Canadians buying cannabis from legal sources pay about $10 a gram, while those who have stuck with the grey market pay $6.37 a gram, figures released Wednesday by Statistics Canada show.
A slight majority of buyers responding to StatCan’s survey, or 54 per cent, said they bought from illegal sources.
The numbers are based on a running national survey of cannabis buyers, both legal and illegal.
More frequent users seemed to have found ways to save money or else had volume discounts from grey-market sources: daily users paid $7.55 a gram, while people who used a few times a year paid $9.55 (looking at legal and illegal sources together).
Why stick with grey-market pot? Almost half of Canadians who are still buying from illegal sources said it was because it was cheaper. Others said it was because illegal pot was easier to source or that they got better quality or variety on the illegal market.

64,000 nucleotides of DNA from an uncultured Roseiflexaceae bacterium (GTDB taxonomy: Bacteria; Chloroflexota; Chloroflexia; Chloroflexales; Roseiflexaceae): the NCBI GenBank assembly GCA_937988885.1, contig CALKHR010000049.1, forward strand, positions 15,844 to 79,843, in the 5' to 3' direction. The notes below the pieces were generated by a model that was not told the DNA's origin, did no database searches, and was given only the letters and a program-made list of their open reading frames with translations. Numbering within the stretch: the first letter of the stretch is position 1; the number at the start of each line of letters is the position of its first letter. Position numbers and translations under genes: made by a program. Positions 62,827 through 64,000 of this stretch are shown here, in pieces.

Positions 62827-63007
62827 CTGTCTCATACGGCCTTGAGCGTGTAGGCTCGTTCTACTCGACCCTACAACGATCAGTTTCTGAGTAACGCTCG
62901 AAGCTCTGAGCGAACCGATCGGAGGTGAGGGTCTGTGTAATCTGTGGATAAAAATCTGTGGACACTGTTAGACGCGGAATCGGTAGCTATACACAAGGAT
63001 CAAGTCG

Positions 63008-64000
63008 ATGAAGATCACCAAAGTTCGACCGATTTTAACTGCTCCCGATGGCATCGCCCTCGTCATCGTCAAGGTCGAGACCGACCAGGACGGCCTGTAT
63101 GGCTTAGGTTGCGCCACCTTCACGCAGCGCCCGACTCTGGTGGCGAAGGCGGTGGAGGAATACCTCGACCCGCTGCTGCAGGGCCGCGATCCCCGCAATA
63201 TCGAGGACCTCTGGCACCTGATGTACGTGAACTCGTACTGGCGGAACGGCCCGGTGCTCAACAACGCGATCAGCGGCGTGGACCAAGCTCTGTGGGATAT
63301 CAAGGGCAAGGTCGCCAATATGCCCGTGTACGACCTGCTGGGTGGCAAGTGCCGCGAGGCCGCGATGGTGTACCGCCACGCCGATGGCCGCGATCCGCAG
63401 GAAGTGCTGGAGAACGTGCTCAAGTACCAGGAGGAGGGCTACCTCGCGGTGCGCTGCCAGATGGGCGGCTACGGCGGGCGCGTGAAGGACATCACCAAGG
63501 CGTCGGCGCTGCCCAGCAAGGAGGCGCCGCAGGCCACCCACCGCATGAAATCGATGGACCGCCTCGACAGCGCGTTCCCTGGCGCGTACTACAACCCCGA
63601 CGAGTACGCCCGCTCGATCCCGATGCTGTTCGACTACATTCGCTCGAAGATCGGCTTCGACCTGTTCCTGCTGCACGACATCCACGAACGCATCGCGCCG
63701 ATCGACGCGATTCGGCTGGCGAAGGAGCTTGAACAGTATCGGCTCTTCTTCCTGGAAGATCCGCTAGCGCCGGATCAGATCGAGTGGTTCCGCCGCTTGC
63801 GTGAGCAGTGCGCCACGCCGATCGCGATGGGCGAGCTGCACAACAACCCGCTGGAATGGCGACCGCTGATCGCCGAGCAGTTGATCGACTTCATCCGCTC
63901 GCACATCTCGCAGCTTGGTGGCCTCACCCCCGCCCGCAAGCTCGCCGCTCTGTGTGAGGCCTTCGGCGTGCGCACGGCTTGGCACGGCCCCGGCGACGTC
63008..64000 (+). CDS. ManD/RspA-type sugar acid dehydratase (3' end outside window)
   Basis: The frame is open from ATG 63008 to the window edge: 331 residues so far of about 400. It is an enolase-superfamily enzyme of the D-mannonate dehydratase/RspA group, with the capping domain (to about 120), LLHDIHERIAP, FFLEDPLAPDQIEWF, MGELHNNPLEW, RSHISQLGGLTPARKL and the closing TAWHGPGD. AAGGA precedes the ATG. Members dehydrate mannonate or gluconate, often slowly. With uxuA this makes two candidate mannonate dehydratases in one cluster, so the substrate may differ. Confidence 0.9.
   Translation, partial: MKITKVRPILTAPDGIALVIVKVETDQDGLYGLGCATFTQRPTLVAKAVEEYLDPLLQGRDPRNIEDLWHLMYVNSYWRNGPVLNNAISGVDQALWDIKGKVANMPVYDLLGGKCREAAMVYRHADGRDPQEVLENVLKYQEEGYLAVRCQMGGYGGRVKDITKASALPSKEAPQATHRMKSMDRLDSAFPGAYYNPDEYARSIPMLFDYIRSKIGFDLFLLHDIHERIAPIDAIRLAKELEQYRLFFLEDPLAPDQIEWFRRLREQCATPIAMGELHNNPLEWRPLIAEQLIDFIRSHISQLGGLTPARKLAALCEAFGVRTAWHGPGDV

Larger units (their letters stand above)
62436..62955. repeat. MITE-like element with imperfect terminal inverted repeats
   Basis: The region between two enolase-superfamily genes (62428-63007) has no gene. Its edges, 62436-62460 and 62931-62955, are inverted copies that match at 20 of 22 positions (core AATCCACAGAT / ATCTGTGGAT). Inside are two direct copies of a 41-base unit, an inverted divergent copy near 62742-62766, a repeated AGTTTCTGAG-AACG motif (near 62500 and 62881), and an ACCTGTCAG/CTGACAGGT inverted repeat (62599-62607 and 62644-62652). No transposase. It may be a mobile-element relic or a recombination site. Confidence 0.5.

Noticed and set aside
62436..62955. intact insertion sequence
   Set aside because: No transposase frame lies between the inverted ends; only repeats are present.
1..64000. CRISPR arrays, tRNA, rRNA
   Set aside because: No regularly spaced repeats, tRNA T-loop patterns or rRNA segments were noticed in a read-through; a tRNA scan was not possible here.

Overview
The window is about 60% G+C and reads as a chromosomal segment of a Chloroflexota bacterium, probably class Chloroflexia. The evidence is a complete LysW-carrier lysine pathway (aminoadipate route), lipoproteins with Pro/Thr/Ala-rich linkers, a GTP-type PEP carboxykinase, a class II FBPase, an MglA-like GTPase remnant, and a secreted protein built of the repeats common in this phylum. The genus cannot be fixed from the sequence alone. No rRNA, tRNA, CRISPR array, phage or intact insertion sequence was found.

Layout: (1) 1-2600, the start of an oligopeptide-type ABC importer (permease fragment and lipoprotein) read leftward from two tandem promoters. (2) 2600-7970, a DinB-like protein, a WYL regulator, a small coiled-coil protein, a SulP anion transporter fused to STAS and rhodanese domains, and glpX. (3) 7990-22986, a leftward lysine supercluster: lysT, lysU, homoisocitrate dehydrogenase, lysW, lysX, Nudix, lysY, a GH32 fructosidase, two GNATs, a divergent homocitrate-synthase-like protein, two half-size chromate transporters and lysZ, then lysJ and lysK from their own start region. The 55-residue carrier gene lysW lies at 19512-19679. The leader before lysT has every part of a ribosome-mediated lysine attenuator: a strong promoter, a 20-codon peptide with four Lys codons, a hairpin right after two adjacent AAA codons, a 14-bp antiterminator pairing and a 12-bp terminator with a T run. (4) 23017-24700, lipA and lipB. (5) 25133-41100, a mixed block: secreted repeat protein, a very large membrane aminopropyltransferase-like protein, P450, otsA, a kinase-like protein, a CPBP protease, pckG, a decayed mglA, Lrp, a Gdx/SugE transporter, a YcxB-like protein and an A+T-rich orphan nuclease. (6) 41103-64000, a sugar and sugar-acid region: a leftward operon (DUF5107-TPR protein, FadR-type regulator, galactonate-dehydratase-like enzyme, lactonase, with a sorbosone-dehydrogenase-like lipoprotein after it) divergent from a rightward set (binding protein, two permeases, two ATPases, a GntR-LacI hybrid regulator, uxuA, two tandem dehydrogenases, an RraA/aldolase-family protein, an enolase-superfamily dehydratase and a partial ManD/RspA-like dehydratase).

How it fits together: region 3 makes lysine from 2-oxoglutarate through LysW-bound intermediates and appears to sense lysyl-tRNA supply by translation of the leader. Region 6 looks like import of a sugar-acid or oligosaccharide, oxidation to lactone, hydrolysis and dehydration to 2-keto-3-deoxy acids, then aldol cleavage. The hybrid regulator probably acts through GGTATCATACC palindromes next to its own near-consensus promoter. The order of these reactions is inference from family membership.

Price-conscious consumers in the grey market said they paid only $5.71 a gram.
About half of the legal recreational customers surveyed said they’d bought cannabis from online retailers. That may reflect the fact that an online channel has been the only way to buy cannabis in Ontario until quite recently. (In provinces like Nova Scotia and New Brunswick, which have well-developed store networks, about 95 per cent of legal sales are in person.)
Combining legal and illegal sources, buyers in Quebec and British Columbia paid the least, and those in the territories and Newfoundland and Labrador paid the most.
To a large extent, the difference between legal and illegal prices can be accounted for through taxes. Legal dried flower is subject to $1 a gram in federal and provincial excise taxes, plus GST/HST.
The difference in price illustrates a tension in marijuana legalization: whether it’s more about capturing otherwise lost tax revenue (in which case legal pot would be sold for the highest price the market will bear) or about eliminating the black market (in which case it would be sold more cheaply).
It also shows what seems to be the only remaining business model for the grey market as choice and variety gets better in the legal market, physical store networks expand and governments in provinces such as Ontario become less tolerant of grey-market dispensaries: competing on price.